Yvette Neshi Lokotz: ON BELONGING

Yvette Neshi Lokotz is the CEO of the Star Nations Organization, that publishes a magazine and creates and sends out a variety of radio programmes that hope to contribute to a shift in mindset and increased sacred connections across cultures and geographies.

Neshi is also a tribal member of the

, with Ho Chunk Nation and Yaqui Nation descent. She was raised in the traditions of Ho Chunk and Potawatomi since birth. Neshi teaches about Native American hand drums, drumming, the medicine wheel lifestyle, and space clearing.

Neshi has more than 12 year’s experience making drums and has taught hundreds of people how to make their own hand drums. She has over 30 years of space-clearing experience and has lived the lifestyle of the medicine wheel her entire life.

Neshi lives in Tomah, Wisconsin.


Bosho, that’s hello in Potawatomi. My name is Yvette Neshi Lokotz, and I am from Turtle Island, the United States, and I am a Native American woman.

I would like to introduce myself in the old way. You always want to know who your people are, see if you’re related.

SOUND: NeshiDrumming_6/4/19_2.mp3

(Introduces in Potawatomi language)

(Nesh nabe nos wen, Bneshikwe. Nshe dodem tthigwe. Dwagen, Tomah Wiscconsin. Nshe mesho, Skama-ben. My Gaga, Ho Chunk, Spreading Wing. Nshe nos, Kabance-ben. Nshe no ye nan, SheweKwe.

My name is Bneshi-kwe, which means bird woman, , my clan is Thunder. I live in Tomah, Wisconsin. My grandfather, Misho, Shkama-ben. My grandfather’s name was Shkama-ben that he has walked on; He’s passed away. And his native name, his Indian name, meant new chief. My grandmother who is Ho Chunk, I don’t know how to pronounce her Ho Chunk name but it meant ‘Spreading Wing.’

And my father, Kabance-ben means that he passed away, the ben part, but Kabance means to Walk On Earth. And it’s really about the imprint of the moccasin in the soil on Grandmother Earth.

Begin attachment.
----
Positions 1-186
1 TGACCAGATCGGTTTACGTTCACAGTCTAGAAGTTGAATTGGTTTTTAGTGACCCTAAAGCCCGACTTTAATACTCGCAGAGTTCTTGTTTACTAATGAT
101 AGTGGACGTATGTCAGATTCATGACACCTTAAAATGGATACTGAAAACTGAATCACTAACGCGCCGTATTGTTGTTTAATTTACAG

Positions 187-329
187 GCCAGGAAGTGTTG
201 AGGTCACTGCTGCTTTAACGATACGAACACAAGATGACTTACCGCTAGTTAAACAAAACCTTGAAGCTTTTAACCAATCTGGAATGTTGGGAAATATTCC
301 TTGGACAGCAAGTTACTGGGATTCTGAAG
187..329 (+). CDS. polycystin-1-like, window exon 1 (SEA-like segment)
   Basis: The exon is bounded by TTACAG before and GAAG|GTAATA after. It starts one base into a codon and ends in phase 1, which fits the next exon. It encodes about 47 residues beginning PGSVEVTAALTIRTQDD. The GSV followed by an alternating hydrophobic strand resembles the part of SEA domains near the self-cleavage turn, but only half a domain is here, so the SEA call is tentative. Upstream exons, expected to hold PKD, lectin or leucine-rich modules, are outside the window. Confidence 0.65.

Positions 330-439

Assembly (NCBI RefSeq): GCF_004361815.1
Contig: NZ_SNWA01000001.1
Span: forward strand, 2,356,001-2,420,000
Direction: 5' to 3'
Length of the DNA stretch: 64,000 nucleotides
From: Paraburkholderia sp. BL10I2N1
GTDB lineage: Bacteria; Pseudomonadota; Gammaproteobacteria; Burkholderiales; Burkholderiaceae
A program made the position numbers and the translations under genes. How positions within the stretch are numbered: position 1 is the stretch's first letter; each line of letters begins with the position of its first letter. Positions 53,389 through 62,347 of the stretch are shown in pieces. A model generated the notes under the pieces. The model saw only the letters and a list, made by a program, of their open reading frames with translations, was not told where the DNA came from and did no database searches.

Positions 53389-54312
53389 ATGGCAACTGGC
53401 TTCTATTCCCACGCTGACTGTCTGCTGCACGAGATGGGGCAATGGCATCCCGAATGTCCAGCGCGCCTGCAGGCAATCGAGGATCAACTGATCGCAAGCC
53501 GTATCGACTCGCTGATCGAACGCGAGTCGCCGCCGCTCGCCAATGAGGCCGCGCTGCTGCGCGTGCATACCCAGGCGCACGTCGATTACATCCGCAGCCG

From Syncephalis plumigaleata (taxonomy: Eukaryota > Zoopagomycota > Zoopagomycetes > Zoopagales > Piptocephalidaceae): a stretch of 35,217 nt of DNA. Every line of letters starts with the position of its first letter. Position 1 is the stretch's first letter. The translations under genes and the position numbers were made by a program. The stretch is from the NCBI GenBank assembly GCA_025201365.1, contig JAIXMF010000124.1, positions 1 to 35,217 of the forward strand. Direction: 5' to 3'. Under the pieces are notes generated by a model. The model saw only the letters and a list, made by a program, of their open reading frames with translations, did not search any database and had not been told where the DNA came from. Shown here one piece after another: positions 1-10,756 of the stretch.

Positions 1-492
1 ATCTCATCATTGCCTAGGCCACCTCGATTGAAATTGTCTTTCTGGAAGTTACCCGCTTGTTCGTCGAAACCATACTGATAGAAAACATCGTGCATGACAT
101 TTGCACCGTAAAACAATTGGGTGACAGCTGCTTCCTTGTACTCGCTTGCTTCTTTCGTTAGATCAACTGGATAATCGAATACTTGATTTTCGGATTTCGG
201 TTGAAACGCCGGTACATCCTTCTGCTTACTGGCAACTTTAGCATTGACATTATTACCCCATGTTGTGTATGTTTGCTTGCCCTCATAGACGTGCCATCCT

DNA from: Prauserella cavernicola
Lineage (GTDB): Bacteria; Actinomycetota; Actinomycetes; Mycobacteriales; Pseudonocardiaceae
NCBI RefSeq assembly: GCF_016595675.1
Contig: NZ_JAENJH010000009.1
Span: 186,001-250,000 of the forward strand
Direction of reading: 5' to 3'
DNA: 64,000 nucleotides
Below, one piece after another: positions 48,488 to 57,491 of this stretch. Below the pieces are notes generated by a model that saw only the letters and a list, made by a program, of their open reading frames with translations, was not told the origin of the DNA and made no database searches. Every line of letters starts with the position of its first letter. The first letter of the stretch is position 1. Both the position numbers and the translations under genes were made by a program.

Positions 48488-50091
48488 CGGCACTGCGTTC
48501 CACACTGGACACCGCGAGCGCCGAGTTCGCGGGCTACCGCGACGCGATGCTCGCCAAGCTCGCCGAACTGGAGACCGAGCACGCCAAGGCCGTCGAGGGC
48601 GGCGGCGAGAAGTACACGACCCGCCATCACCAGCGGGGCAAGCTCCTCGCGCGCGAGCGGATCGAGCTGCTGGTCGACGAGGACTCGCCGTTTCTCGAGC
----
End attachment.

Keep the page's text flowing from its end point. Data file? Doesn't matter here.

And my mother who is still living. She-We-Kwe means ‘Leading Elk’. And so that is how we would normally introduce ourselves so they have an idea of how to address you. It’s all about who is connected to you. It’s much more personal.

SOUND: Rattle.wav

Neshi Lokotz Sacred Hoop Drum Maker and CEO of Star Nations, and Star Nations Radio


I’m an enrolled member tribal member of the Potawatomi Nation, the Prairie Band. There are nine bands of the Potawatomi Nation. When we were forced onto reservations is when we kind of got split up that way. And that’s on my mother’s side. Her father, my grandfather. Skama-ben, he was he was the Potawatomi.

We follow the patriarchal line, and this has more to do with the colonization. We’re enrolled underneath my grandfather’s who was an original lottee number when he went to the reservation.

My grandmother on my mother’s side is Ho Chunk. We might classify her as an activist. She was she was one of those people who would be a part of changing the norm. And so she was a very strong woman. My grandmother on my mother’s side.

Ho Chunk has been in Wisconsin for hundreds and hundreds of years. The Potawatomi started out on the East Coast and migrated west.

On my dad’s side, he was a Mexican Indian. Yaqui is his nation. Where he is from would have been around the southern border between Texas and northern Mexico. The Yaqui nation actually is on both sides of a border now. (laughter) Before there was a border.

I also have some French Canadian as well intermarried into the Potawatomi Nation and also the whole nation as well.

That is the connection to Turtle Island.

Illustration of the Turtle Island Creation story by Jane Schnetlage


On Turtle Island

Turtle Island is really comes from an indigenous creation story. What we’re talking about is the United States. And the story goes the creation story goes is that the creator created man.

And that what happened was that

there was this this rain. It was a deluge. And there wasn’t any land to speak of. And so animals and we’re trying to survive. The animals would volunteer to dive all the way down to bring up soil to create to create an island. The turtle volunteered to carry the soil on its back. so that we could all survive.

It was the muskrat that was able to dive all the way down, and grab handfuls of soil to bring it up. And so that is how Turtle Island got to be. And how everybody got to survive and to thrive, is because they all worked together. And it was the turtle who volunteered to carry us on its back. So, we have a very strong connection to turtle. Turtle medicine. And it means that you’re very grounded and connected to grandmother earth, and you also have a way to protect yourself too.

On a multicultural background

Growing up in the household that I did, there was one way to communicate there, and experience life there, and then I would go to my grandparents’ house, and that was another layer of a way to communicate, because there are certain ways like any other culture, right? You don’t look an elder in the eye. You don’t keep that constant eye contact, it’s disrespectful. You’re not asking a million questions. You know and those kinds of things. And so then when you’d go to school it’s the complete reverse. It’s like if you don’t have eye contact. It’s disrespectful. If you’re not asking questions you’re not interested. (laughter) On occasion I would get into trouble. (laughter)